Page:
Three of the Greatest Momentum Oscillators

June 16, 2019, By fierce,

It’s always interesting listening to fundamental and technical analysts argue.

Just as fundamental investors like to laugh at technical analysis, technicians laugh at the absurdity of investing just on fundamentals. It’s a never-ending, laughable fight.

Fundamental analysis shows us what’s under the hood, and whether or not an asset is over- or underpriced, as compared to the competition. In fact, Warren Buffett, Baron Rothschild and Sir John Templeton subscribed to this school of thought and made a fortune. They seeksto uncover the intrinsic or true value of an asset, and is dependent on future sales, earnings, and estimates. It’s pain-staking research at times.

Technical analysis on the other hand – which was panned by the likes of Buffett – offers us a glimpse of investor psyche, allowing us to view the very fear and greed generated in the crowd.

But if you’re like me, you don’t choose a side. You combine both schools of thought. That’s because both have their strengths. And what one may miss, the other may spot. Still, if I really had to choose, technical analysis is a personal favorite because of how rapidly it can spot fear and greed, offering an opportunity to strike while the fear/greed is hot.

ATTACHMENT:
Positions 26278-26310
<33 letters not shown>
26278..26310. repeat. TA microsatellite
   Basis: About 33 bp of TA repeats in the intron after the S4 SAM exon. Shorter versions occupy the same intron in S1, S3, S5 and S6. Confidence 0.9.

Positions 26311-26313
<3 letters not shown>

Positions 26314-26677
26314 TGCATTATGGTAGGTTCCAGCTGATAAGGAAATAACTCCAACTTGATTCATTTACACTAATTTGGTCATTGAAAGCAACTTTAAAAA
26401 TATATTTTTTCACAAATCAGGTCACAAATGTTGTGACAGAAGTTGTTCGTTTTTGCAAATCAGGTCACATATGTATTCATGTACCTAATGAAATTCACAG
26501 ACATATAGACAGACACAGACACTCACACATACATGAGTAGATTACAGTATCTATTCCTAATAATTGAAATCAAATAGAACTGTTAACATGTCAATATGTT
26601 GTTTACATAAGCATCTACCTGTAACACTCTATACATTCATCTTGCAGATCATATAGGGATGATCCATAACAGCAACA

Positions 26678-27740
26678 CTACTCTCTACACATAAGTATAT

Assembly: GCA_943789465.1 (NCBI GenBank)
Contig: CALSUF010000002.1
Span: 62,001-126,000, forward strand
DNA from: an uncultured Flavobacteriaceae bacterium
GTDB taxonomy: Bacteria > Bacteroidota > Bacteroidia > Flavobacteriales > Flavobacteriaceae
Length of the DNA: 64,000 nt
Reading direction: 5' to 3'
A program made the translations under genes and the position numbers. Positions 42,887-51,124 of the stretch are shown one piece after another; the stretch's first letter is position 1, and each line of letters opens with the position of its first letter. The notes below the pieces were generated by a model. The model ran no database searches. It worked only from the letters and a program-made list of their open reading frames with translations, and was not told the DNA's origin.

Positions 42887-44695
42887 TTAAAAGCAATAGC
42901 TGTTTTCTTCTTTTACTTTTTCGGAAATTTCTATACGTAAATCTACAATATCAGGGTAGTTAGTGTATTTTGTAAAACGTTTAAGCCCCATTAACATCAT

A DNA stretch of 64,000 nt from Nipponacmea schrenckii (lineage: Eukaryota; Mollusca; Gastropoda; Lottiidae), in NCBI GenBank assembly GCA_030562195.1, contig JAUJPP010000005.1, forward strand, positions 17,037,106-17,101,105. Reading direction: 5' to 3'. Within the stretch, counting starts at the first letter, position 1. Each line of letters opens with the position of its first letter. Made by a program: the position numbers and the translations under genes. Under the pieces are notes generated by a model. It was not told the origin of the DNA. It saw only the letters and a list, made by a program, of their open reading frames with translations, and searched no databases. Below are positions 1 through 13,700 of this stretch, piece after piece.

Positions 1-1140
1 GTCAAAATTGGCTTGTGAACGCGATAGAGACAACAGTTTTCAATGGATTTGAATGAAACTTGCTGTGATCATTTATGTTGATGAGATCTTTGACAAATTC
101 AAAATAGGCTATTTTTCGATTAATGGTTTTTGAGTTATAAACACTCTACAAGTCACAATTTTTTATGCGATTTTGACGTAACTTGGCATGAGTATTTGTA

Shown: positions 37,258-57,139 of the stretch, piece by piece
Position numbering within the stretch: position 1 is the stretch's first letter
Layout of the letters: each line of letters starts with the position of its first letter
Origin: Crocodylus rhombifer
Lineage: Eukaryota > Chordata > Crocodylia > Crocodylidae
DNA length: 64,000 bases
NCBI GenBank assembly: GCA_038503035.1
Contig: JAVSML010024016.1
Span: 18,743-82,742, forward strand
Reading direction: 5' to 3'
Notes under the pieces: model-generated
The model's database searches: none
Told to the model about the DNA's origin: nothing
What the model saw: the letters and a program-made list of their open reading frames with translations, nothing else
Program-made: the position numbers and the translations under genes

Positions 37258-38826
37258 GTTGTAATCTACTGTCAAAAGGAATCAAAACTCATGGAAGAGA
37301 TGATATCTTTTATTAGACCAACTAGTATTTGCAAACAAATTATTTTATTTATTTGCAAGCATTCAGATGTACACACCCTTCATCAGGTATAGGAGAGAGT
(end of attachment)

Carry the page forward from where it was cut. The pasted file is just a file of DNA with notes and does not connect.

While we can always spot max pessimism with fundamental analysis, we can also spot it by watching for excessively oversold – and overbought – momentum. To do so, we can look at Williams’ %R (W%R), relative strength (RSI) and money flow (MFI) for example.

Williams % Range (W%R)

When Williams moves to or above its 80-line, it’s an indication the asset is oversold. When it moves to or above the 20-line, it’s overbought. However, we never want to rely on a single indicator as a pivot signal, so we begin to confirm with RSI and Money Flow.

Relative Strength (RSI)

We can use RSI to confirm other indicators above. When RSI moves to or above the 70-line, we have an overbought condition. When RSI moves to or below the 30-line, we have an oversold condition. It confirmed what Williams was telling us.

Money Flow (MFI)

Money flow is another oscillator that uses price and volume to measure the strength of buying and selling pressure. We can also use MFI to confirm the other four momentum indicators above. When MFI moves to or above its 80-line, we have an overbought condition. When MFI moves to or below its 20-line, we have an oversold situation.

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